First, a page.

·  Cocaine remains the second most commonly used illicit drug in Europe, although high levels of cocaine use are observed only in a small number of mostly western European countries
·  Around 15% of drug users entering treatment report cocaine as their main problem drug.

· With the exception of Ireland, where the situation has stabilised, the countries most affected by cocaine use among young adults (aged 15–34) reported a decline in last-year use of this drug by this age group in the last country survey.

· The countries reporting the highest last-month prevalence among young people were Spain, the UK, Cyprus and Italy.

· Some countries reported that the number of cocaine-related hospital emergencies was three times higher in recent years than it had been at the end of the 1990s. 

·  The number of cocaine seizures fell slightly to around 88,000 in 2010 from 100,000 in 2008.
 ·  The most recent snapshot study (January 2012) identified 693 online shops purportedly selling psychoactive products, with three natural products – kratom, salvia and hallucinogenic mushrooms – the most frequently sold ‘legal highs’. There were 170 of these shops in January 2010. The snapshot identified a marked rise in the availability of synthetic cathinones, suggesting that online operators are seeking a replacement for mephedrone, now banned in the EU. 
Other stimulants and new psychoactive substanc
 · The European Early Warning System (EWS) identified 24 new psychoactive substances in 2009, 41 in 2010 and 49 in 2011. The EWS has already identified over 50 new substances in 2012, the largest number ever reported in a single year. The two largest drug groups monitored by the EWS are synthetic cannabinoids (such as found in ‘Spice’) and synthetic cathinones (e.g. mephedrone, MDPV) which mimic the effects of other stimulants (including cocaine).
·  While overall last year use of amphetamines among young adults is stable or declining, crystal meth use appears to be increasing. Germany, Estonia, Latvia and Austriaare among the countries that have seen significant increases in seizures of the drug between 2009 and 2010
·  Deaths linked to use of the stimulant drug 4-methylamphetamine (4-MA) and reports of seizures in 14 European countries have prompted a risk-assessment exercise by experts from a number of European agencies. 4-MA belongs to the group of synthetic phenethylamine drugs and is sold on the illicit market, usually mixed with amphetamine.
 ·  Use of ecstasy (MDMA) is concentrated among young adults. Of 2.0 million adults who reported using the drug in the past year, 1.5 million were in the 15–34-year age group. The proportion of MDMA in tablets sold as ecstasy had been declining in recent years owing to the success of measures to prevent diversion of precursor chemicals, but MDMA has reappeared and is increasing as manufacturers identify new precursor chemicals.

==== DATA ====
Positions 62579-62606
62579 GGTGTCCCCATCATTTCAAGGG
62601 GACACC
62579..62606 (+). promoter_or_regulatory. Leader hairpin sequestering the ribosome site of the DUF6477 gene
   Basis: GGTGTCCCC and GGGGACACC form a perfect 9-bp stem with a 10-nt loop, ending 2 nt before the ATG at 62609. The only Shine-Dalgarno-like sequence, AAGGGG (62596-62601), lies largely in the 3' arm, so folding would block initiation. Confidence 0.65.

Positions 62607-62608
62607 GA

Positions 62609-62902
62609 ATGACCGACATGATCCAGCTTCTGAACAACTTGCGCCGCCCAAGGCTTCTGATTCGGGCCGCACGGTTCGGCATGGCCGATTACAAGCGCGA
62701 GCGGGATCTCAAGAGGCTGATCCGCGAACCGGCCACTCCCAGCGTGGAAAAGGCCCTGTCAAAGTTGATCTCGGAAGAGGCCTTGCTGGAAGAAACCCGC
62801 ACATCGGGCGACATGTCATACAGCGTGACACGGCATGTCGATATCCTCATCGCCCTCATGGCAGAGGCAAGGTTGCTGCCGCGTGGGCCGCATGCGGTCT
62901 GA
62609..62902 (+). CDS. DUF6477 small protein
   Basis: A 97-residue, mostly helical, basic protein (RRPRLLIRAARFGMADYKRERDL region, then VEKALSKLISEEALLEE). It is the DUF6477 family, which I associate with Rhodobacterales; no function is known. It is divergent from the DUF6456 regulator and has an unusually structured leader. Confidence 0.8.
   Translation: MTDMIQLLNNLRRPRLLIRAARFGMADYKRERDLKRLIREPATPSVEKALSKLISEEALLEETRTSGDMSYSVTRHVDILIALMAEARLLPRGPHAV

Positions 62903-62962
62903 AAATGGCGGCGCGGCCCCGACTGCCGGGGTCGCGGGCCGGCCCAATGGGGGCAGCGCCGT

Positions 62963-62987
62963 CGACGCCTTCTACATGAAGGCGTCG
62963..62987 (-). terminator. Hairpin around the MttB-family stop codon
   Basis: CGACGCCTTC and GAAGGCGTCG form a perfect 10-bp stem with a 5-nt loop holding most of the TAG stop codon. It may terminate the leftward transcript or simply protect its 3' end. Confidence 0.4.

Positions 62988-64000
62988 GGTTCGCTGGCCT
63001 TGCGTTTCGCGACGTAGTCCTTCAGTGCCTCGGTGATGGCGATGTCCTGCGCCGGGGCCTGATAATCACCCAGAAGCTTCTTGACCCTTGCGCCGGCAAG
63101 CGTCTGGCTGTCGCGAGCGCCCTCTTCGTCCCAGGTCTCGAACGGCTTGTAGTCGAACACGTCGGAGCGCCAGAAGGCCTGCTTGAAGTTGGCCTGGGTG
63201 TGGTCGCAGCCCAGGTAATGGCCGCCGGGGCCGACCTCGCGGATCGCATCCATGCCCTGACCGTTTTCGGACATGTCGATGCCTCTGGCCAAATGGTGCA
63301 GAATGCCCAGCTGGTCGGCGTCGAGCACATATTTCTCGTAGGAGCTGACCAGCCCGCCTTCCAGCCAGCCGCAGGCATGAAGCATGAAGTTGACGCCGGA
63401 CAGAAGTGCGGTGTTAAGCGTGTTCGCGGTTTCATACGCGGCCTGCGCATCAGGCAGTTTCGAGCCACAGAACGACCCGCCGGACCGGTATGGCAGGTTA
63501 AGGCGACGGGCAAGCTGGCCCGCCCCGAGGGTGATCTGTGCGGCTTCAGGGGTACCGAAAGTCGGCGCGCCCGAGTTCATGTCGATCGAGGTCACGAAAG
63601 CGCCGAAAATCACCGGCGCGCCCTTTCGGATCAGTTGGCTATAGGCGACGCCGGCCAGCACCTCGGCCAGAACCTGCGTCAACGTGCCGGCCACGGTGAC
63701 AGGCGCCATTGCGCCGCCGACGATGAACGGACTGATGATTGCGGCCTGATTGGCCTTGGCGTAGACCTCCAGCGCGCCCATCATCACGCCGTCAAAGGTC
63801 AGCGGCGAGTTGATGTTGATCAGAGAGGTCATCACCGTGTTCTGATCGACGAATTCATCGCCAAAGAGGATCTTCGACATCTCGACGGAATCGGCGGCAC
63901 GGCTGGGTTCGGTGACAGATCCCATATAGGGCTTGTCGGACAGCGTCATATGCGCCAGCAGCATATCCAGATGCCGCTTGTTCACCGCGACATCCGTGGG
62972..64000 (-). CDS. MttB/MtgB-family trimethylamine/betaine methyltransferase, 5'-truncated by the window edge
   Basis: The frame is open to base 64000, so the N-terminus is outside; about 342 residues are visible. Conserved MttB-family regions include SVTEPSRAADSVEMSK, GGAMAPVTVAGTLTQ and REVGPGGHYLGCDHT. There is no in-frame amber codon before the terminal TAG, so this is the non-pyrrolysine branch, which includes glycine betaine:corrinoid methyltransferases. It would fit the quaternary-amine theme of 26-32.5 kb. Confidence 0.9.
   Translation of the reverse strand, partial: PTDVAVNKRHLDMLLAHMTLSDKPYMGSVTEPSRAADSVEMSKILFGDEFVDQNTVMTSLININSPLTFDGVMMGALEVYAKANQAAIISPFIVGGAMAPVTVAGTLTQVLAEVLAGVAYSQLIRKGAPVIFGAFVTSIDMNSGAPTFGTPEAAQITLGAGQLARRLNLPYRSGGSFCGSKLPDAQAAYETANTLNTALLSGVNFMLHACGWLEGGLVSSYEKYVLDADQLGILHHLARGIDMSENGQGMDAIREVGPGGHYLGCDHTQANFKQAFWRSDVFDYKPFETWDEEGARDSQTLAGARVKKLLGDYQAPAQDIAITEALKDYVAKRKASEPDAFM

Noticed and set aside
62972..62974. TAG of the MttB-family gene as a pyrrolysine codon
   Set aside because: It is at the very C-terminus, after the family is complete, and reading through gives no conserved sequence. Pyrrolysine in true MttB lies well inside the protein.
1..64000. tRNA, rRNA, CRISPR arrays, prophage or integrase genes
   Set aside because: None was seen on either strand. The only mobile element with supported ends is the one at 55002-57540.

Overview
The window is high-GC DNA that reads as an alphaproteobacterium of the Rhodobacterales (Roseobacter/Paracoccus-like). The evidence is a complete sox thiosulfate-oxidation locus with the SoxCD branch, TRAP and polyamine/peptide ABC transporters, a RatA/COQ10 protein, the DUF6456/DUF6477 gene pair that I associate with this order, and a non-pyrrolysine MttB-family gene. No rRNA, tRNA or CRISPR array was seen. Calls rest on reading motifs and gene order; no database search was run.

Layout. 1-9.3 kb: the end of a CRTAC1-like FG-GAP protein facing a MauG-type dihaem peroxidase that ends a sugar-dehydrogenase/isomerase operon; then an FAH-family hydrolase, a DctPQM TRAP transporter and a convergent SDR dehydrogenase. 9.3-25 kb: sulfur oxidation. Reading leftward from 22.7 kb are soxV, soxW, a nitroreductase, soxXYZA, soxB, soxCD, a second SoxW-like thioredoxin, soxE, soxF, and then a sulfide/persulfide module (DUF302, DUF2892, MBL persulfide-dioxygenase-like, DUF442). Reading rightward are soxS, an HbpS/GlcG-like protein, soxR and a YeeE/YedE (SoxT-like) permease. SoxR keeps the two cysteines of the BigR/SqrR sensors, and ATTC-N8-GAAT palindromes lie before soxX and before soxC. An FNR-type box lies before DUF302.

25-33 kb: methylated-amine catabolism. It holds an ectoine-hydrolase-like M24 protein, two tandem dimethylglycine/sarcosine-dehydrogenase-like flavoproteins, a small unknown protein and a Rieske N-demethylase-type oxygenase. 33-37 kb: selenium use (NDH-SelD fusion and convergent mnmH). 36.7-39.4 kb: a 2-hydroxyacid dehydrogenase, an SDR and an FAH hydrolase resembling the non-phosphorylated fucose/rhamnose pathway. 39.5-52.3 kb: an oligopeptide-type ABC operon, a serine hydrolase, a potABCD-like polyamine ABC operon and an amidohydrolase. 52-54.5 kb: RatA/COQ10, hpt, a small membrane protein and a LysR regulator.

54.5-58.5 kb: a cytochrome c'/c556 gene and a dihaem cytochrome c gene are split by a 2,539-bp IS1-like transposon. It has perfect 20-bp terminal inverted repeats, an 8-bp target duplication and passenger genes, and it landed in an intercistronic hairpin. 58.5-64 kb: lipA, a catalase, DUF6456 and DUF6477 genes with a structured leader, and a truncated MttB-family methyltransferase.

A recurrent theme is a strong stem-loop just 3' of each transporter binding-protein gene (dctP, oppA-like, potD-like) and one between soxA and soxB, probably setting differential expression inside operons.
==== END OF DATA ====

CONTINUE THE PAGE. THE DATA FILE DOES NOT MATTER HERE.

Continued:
Responding to drug use in European prisons
It is estimated that around 635,000 people were held in penal institutions in the EU as at September 2010, compared with around 582,000 in 2001. A new EMCDDA report2 published alongside the annual report examines the provision of drug-related services in European prisons, including counselling, treatment of dependence and the prevention of infectious diseases. Lifetime prevalence levels for heroin use among prisoners in 13 of the 17 countries surveyed were between 15% and 30%; the rate is less than 1% for the general population. Some prisoners initiate drug use or begin to engage in more harmful practices (e.g. sharing injecting equipment) while in prison. Overcrowding, poor hygiene and a lack of healthcare provision affect many prisons, and contribute to the overall poor health status found in inmates.
The report notes that many countries have scaled up the provision of interventions within prisons, particularly of substitution treatment for those who are opioid dependent. However, prisons rarely offer a standard of care equivalent and comparable to that provided to the wider community. ‘Penitentiary healthcare has in the past decade increasingly been recognised as part of public health care’, says the report. There is a need to improve continuity of care for prisoners on their release when the risk of overdose death is extremely high because of reduced tolerance. The report highlights the need for pre-release counselling and overdose prevention training.
1. European Monitoring Centre for Drugs and Drug Addiction (2012) Annual report 2012: the state of the drugs problem in Europe. Luxembourg: Publications Office of the European Union.
2. European Monitoring Centre for Drugs and Drug Addiction (2012) Prisons and drugs in Europe: the problem and responses. Luxembourg: Publications Office of the European Union.